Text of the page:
From my experience as a commuter without a private means of transportation, I can attest to the goodness of a number of Lagos residents many of who will stop to give strangers a free (or even reduced cost) ride towards their destination early in the morning or in the evening. I have given many such free rides myself, particularly when it rains. However, this is not, and should not be enough. There have been other solutions, including the new ride-share services like JeKaLo and GoMyWay which are both Nigerian solutions to allow the private owner to carpool with vetted strangers for a small fee. I haven’t used either of them so I can’t speak to their safety or otherwise, but their continuing success through use points to the fact that they are meeting a need and solving some of the problem. Services like Uber, Lyft, etc are also playing a part in reducing the number of private cars on the road by allowing their owners use them for public transportation during their free hours.

We need many more ways of solving a problem that seems – with the number of newly imported cars entering the city every month – to be on the way to only get worse. As for me, I’d keep taking occasional opportunities to trek and explore the outdoors, saving car fuel in the process and stretching my legs. I’d say let’s look away from cars totally, but this is Lagos, the city of statuses and egos. That would take a very long time.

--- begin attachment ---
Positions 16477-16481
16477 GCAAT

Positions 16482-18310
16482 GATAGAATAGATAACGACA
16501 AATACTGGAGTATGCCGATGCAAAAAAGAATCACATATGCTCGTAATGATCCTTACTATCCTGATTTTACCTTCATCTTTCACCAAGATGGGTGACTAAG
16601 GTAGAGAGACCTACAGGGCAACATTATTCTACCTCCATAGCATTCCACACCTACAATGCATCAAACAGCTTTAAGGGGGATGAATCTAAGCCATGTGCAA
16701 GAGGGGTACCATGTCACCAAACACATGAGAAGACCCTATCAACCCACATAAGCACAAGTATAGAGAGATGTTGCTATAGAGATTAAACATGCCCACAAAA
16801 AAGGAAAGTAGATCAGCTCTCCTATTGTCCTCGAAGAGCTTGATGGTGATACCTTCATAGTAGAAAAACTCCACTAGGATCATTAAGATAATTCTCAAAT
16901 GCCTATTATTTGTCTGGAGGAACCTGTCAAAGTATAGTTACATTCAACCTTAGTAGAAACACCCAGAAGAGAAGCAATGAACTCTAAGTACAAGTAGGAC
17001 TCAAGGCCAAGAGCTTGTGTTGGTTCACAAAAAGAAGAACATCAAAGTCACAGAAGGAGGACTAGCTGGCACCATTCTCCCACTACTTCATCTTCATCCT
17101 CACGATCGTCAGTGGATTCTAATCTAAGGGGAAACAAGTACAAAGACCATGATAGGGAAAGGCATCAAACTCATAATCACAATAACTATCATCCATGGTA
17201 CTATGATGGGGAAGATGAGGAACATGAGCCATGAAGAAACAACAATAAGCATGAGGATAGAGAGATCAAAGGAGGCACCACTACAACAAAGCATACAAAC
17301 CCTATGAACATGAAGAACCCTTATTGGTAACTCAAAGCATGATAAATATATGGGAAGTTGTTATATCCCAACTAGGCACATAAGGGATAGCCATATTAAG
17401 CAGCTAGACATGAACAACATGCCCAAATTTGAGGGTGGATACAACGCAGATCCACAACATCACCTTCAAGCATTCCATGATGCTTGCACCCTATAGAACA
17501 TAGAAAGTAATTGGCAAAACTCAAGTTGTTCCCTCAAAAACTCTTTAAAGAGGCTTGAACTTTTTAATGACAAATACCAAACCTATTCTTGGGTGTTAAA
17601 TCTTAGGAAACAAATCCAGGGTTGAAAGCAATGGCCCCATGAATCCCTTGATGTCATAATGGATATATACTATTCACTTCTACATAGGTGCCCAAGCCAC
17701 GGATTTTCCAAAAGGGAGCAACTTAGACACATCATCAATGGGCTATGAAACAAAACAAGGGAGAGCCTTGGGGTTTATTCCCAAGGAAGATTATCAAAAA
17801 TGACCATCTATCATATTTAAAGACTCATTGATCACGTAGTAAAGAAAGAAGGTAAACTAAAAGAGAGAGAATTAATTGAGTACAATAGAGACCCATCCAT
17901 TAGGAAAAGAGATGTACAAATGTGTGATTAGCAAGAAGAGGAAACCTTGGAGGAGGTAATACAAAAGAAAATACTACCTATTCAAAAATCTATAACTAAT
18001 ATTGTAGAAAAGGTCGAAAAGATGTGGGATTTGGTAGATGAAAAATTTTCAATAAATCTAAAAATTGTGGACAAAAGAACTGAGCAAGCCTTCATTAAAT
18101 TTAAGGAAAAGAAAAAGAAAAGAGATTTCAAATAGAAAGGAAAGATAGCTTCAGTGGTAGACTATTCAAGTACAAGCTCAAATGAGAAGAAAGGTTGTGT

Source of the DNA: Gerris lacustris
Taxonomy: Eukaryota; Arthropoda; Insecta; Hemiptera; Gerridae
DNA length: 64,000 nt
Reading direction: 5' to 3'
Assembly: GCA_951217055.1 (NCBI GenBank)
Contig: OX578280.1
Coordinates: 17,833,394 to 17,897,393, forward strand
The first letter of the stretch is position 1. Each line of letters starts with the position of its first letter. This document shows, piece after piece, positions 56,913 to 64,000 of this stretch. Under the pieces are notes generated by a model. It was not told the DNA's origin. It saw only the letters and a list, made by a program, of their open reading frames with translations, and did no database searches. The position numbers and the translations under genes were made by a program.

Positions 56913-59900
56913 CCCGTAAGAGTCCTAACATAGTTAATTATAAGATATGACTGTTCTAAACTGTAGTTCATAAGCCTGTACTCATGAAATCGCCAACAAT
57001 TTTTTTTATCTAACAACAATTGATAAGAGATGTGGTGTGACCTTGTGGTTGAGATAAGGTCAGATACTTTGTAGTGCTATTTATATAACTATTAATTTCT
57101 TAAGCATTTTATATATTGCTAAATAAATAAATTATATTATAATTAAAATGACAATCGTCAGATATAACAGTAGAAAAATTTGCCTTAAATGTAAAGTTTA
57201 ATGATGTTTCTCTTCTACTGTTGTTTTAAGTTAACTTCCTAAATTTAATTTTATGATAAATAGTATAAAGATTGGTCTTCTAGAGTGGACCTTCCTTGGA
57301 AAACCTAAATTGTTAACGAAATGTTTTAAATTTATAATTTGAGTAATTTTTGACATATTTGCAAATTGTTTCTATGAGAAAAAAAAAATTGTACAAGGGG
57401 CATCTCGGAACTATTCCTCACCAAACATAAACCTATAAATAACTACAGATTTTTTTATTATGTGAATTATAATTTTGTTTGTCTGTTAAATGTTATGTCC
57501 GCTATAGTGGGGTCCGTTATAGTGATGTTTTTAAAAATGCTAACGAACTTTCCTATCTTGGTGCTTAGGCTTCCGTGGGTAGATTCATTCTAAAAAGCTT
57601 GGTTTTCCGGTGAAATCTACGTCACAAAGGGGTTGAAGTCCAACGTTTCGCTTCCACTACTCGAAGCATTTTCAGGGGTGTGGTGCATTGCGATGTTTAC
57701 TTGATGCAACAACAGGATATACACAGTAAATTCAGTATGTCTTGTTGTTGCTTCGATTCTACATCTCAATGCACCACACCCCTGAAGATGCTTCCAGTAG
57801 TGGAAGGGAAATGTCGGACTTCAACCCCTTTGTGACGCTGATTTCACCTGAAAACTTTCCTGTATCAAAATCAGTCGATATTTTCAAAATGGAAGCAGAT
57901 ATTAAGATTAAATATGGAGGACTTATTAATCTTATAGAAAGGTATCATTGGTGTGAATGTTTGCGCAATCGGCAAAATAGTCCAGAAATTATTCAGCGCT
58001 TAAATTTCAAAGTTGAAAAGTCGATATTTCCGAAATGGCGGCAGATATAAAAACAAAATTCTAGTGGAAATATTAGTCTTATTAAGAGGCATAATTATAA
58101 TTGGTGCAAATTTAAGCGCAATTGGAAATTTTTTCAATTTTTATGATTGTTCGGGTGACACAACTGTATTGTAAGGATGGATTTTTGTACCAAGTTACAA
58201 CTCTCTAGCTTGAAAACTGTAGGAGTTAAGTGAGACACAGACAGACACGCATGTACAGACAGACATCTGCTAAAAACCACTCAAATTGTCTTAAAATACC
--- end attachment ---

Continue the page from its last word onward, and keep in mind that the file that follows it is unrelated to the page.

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Blogging in Klieg Lights

A while ago, while pondering the changing landscapes of contemporary media, I suggested that many things have irrevocably changed enough to warrant a different attitude, especially by prize-giving bodies, towards alternative media and publishing outlets. I must have said it in many other different ways afterwards. It was true then as it is now, that the democratisation of the media which has given rise to many new voices and expressions that would otherwise remain silent has not received much of its due respect from the traditional gatekeepers.

A number of times on this blog and elsewhere, I’ve made a case for blogging as “the future, or at least the way to it.” I believe this to be true, although the Booker, The Nobel, among other literary prizes have however not yet taken any relevant cues from this reality enough to change the traditional nature of their annual winner selection. Rational people expect the changes to be slow. However, great, brilliant and beautiful work is still being done everyday on web platforms by writers who either can’t find publishers, or don’t think that the traditional route of print publishing is effective in reaching their audiences. The earlier we begin to recognise them in spite of their refusal or inability to comply with traditional methods, the better. The world is now a different place.